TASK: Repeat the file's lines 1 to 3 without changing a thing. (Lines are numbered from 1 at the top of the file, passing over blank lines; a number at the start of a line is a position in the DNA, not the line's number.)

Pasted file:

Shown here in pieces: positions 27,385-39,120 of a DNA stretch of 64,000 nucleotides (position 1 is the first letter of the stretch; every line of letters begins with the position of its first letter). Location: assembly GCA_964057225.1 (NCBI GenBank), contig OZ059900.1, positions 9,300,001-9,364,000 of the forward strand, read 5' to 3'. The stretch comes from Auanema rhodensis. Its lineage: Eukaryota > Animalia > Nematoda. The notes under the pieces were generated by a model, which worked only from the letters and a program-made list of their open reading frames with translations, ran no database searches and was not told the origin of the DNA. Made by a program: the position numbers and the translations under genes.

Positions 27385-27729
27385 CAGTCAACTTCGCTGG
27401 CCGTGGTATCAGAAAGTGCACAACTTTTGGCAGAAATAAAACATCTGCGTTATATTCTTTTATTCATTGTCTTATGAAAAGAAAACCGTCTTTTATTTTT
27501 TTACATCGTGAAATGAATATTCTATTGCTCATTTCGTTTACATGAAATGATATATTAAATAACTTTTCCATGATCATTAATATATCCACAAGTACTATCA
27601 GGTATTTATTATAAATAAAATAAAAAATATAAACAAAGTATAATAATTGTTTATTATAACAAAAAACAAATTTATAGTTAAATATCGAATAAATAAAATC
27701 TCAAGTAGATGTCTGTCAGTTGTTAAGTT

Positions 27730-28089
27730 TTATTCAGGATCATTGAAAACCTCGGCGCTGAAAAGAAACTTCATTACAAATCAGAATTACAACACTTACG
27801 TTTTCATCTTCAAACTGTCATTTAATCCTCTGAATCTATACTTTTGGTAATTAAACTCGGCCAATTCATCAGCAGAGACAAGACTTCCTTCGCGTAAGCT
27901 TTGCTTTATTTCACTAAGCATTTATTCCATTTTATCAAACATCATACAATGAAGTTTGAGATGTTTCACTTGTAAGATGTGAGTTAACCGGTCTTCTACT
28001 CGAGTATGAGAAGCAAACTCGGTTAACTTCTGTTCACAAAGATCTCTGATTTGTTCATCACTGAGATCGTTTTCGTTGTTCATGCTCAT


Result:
Shown here in pieces: positions 27,385-39,120 of a DNA stretch of 64,000 nucleotides (position 1 is the first letter of the stretch; every line of letters begins with the position of its first letter). Location: assembly GCA_964057225.1 (NCBI GenBank), contig OZ059900.1, positions 9,300,001-9,364,000 of the forward strand, read 5' to 3'. The stretch comes from Auanema rhodensis. Its lineage: Eukaryota > Animalia > Nematoda. The notes under the pieces were generated by a model, which worked only from the letters and a program-made list of their open reading frames with translations, ran no database searches and was not told the origin of the DNA. Made by a program: the position numbers and the translations under genes.

Positions 27385-27729
27385 CAGTCAACTTCGCTGG